The size of this circuit is polynomial in x, and the transformation can be
done in polynomial time. QED


4 step routine for proving NPC

Four
-
step routine

for proving NP
-
completeness of a
decision problem A:



1. Prove A is in NP by describing the polynomial
-
time
verifier V that verifies "yes" instances of A. What is the
certificate? How is it verified?


2. Select a problem B that you already know to be NP
-
complete.


3. Design a function f that maps "yes" instances of B to
"yes" instances of A, and “no” instances of B to “no”
instances of A, and justify that.


4. Show that f can be computed in polynomial time.


Proving other NPC problems


The following is the scheme of reductions we will use
to prove some problems to be NP
-
complete (there
are over 3000 of them


actually many more now):


CIRCUIT
-
SAT


|


SAT


|


3
-
CNF
-
SAT


/
\



CLIQUE SUBSET
-
SUM


/


VERTEX
-
COVER

SAT problem.


SAT. A
boolean formula

consists of boolean (1/0)
variables joined by connectives: AND, OR, IMPLIES,
IFF, NOT. Also, parentheses may be used.


An example,


F = ((x
1

IMPLIES x
2

) OR NOT ((NOT x
1

IFF x
3
) OR
x
4
)) AND NOT x
2

.


An
assignment

is a specification of truth values of the
various variables. For example,


(x
1
,x
2
,x
3
,x
4
)=(0,0,0,1)


is an assignment that makes F true (equal to 1). Such
an assignment is called a
satisfying

assignment. If a
formula F has a satisfying assignment, it is called
satisfiable
.


Theorem
. SAT is NP
-
complete

(
Given a boolean formula F, is it satisfiable?)

Proof.

First, we need to show that SAT is in NP. Clearly there is a
polynomial
-
time algorithm A(x,y) to verify that x is a "yes"
instance of SAT, using y as the purported satisfying assignment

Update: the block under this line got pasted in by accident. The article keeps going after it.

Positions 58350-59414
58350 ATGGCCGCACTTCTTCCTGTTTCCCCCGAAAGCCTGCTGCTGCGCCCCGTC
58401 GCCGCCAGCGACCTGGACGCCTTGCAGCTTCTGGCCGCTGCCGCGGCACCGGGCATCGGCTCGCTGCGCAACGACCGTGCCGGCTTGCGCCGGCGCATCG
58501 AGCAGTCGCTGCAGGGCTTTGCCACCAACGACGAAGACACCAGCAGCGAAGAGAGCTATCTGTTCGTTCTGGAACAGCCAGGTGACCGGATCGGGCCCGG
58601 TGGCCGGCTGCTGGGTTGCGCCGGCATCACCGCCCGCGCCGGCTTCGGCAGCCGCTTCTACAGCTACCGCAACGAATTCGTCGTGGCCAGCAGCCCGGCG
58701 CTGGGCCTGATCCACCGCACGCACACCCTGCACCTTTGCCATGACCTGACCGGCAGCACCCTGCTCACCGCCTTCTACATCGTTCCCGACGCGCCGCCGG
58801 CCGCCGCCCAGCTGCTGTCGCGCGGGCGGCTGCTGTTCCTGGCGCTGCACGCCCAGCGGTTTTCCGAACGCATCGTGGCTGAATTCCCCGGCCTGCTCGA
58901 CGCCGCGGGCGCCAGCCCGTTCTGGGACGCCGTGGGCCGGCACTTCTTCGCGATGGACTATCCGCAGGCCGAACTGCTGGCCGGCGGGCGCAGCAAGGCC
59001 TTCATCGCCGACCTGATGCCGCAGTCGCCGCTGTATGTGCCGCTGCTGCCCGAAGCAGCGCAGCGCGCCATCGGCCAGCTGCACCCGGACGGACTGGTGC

for the boolean formula x.


Second, we choose CIRCUIT
-
SAT (we do not have other
choices at this moment) to reduce it to SAT.


Third, we design a function that maps circuits to Boolean
formulas.


For each gate, label each wire coming out of a gate with a new
variable name. Thus, for example, if an AND gate has inputs x
6
, x
7
,
and x
8
, and output x
9
, introduce a clause


x
9

IFF (x
6

AND x
7

AND x
8
)


Add a clause that just consists of x
output

, the label for output wire.


Take the AND of all these clauses.


NPC of SAT, proof continues


Clearly, C is a satisfiable circuit if and only if the formula f(C) is a
satisfiable boolean formula.


If C is satisfiable, then there exists some assignment to the input
wires that results in the output being 1. Therefore, the exists some
assignment to the variables input wires, plus the additional
variables representing the output wires, that results in the formula
f(C) evaluating to 1.


Similarly, if the formula f(C) is satisfiable, then it corresponds to the
circuit being satisfiable, and each output wire being correctly
computed in terms of the gate type.


Step 4. Clearly, f can be computed in polynomial time. We can
simply do a breadth
-
first search on the graph representation of
the circuit, outputting a formula for each gate.


This completes our proof that SAT is NP
-
complete. QED